PCI e-commerce compliance guidelines for third-party payment processors

Expert Mike Chapple details the PCI SSC's third-party processor rules and how to outsource card processing and stay PCI DSS compliant.

E-commerce companies are increasingly relying upon third-party service providers to assist with processing credit card transactions. Outsourcing this activity can help ease the burdens of processing and securing transactions, as well as implementing many PCI DSS compliance requirements.

The merchant always bears final responsibility for compliance.

In response to this trend, the Payment Card Industry Security Standards Council recently released the PCI DSS E-commerce Guidelines that provide merchants with a clear path to PCI DSS compliance.

The primary focus of these guidelines is ensuring that merchants understand the risks associated with outsourcing. Outsourced payment-processing environments are vulnerable to all of the same Web security risks facing in-house implementations, including SQL injection, cross-site scripting, cross-site request forgery and security misconfigurations. The guidelines ensure that merchants select compliant service provider partners and clearly delineate the responsibilities for PCI DSS compliance that rest with the merchant and those that rest with the service provider.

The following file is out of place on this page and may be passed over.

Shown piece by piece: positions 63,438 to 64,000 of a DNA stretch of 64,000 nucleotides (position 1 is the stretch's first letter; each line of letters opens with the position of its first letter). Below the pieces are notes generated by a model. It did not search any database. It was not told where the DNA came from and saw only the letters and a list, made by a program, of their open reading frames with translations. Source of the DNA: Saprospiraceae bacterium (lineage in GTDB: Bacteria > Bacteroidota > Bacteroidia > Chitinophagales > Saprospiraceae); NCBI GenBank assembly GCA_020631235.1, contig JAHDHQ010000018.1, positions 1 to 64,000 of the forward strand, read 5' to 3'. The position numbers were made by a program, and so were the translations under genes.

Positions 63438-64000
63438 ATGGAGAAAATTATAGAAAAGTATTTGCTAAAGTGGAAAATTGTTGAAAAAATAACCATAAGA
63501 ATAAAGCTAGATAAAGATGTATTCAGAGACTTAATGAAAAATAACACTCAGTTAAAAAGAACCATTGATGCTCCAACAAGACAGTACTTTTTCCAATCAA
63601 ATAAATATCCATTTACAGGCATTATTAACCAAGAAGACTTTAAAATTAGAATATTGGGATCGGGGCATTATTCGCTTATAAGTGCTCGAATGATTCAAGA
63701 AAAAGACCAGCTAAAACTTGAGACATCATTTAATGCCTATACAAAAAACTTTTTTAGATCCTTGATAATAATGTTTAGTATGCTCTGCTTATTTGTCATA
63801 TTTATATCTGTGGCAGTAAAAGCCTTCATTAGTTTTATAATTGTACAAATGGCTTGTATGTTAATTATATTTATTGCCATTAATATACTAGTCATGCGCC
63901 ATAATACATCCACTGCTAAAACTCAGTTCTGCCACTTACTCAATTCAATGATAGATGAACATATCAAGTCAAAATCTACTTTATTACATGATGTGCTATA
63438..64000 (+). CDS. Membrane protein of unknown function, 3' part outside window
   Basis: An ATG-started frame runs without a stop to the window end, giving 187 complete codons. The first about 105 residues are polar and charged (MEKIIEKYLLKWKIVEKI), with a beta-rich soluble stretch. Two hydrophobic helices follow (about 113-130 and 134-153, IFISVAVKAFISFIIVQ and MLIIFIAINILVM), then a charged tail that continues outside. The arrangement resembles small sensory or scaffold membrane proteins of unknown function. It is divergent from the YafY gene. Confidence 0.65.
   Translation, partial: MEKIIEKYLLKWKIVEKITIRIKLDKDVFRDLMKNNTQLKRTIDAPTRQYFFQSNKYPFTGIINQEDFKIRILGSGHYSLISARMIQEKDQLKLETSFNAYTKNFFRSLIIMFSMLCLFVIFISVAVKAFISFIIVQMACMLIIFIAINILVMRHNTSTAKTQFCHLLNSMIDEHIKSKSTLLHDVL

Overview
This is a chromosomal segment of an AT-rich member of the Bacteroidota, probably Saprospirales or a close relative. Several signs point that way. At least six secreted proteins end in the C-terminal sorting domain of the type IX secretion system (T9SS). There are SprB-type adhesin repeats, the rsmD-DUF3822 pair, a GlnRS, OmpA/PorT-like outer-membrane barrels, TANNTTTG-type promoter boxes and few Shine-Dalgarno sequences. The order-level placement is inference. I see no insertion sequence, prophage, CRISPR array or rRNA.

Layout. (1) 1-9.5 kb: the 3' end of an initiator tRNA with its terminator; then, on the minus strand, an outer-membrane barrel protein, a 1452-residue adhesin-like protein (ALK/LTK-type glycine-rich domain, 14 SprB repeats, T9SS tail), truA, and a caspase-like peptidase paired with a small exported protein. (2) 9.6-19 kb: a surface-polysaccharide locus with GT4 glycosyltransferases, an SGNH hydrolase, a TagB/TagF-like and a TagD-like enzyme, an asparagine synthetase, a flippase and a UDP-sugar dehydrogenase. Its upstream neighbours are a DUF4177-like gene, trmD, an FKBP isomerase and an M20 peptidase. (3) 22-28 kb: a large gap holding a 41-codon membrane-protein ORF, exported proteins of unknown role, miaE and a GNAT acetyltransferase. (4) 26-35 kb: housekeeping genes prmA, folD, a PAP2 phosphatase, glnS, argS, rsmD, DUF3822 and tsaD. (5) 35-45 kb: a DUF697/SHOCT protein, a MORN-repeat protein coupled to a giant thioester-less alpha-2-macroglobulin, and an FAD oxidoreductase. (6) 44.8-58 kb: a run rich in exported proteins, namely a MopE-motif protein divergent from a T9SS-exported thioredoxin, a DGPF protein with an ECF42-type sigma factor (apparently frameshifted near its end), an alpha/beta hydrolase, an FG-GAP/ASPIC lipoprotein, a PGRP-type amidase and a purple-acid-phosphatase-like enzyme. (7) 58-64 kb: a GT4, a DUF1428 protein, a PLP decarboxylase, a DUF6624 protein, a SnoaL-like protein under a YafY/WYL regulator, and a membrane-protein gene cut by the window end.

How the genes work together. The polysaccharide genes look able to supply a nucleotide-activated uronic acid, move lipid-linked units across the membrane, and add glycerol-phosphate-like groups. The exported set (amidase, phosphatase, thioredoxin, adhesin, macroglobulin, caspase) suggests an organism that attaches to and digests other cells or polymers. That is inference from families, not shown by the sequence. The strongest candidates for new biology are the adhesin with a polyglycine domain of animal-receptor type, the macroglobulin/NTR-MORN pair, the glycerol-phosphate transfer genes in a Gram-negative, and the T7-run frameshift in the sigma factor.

Selecting a service provider

PCI-compliant e-commerce merchants may use a variety of service providers in their cardholder data processing environment. In many cases, the merchant elects to use an e-commerce payment gateway service, such as PayPal or Authorize.Net, to facilitate payment card transactions. This may involve interfacing directly with the merchant's shopping cart software. Merchants may also contract with Web hosting providers, such as FireHost or Terremark, to host software developed or purchased by the merchant. Finally, the merchant may use Infrastructure-as-a-Service providers such as Amazon Web Services or Rackspace to provide access to scalable computing resources.

In any of these scenarios, the e-commerce merchant is responsible for ensuring that it uses a PCI-DSS-compliant service provider and that the provider is contractually bound to maintain compliance. There are two options to fulfill this requirement: the easy way and the hard way.

In the easy approach, the merchant simply verifies that the service offering is listed on the Visa Global Registry of Service Providers. These providers have already had a Qualified Security Assessor validate their PCI DSS compliance and submitted the resulting documentation to Visa for review. Not surprisingly, merchants often choose this option. In the hard case, the merchant can take responsibility for performing the verification itself, either by inspecting PCI DSS compliance reports provided by the service provider, or including the provider's infrastructure as part of the scope of the merchant's own PCI DSS compliance verification. Large organizations with more specific or complex payment-processing needs may have to go this route.

Understanding PCI e-commerce responsibilities

The division of responsibilities for the implementation of PCI DSS controls varies depending upon the nature of the service provided. However, it is important to remember that the merchant always bears final responsibility for compliance. In other words, "The buck stops here." In the words of the guidance document, "the merchant is ultimately responsible for ensuring that each service provider protects the integrity and confidentiality of the payment card data that is being stored, processed, or transmitted on the merchant's behalf."